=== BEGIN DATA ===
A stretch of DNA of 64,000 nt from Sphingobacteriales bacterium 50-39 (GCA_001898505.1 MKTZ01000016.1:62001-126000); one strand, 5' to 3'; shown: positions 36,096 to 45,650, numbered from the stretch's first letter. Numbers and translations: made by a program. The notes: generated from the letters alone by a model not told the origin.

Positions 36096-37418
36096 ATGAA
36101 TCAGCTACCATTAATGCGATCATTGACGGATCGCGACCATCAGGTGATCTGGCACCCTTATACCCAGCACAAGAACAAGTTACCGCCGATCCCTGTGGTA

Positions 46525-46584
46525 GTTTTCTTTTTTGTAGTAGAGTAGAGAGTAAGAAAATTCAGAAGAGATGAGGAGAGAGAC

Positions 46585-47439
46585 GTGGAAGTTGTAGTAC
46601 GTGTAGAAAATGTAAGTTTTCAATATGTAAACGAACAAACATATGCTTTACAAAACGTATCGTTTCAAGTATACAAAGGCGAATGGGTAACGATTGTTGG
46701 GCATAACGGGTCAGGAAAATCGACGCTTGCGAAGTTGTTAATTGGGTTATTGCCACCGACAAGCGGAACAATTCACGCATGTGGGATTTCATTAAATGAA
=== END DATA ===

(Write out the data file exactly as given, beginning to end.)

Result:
A stretch of DNA of 64,000 nt from Sphingobacteriales bacterium 50-39 (GCA_001898505.1 MKTZ01000016.1:62001-126000); one strand, 5' to 3'; shown: positions 36,096 to 45,650, numbered from the stretch's first letter. Numbers and translations: made by a program. The notes: generated from the letters alone by a model not told the origin.

Positions 36096-37418
36096 ATGAA
36101 TCAGCTACCATTAATGCGATCATTGACGGATCGCGACCATCAGGTGATCTGGCACCCTTATACCCAGCACAAGAACAAGTTACCGCCGATCCCTGTGGTA

Positions 46525-46584
46525 GTTTTCTTTTTTGTAGTAGAGTAGAGAGTAAGAAAATTCAGAAGAGATGAGGAGAGAGAC

Positions 46585-47439
46585 GTGGAAGTTGTAGTAC
46601 GTGTAGAAAATGTAAGTTTTCAATATGTAAACGAACAAACATATGCTTTACAAAACGTATCGTTTCAAGTATACAAAGGCGAATGGGTAACGATTGTTGG
46701 GCATAACGGGTCAGGAAAATCGACGCTTGCGAAGTTGTTAATTGGGTTATTGCCACCGACAAGCGGAACAATTCACGCATGTGGGATTTCATTAAATGAA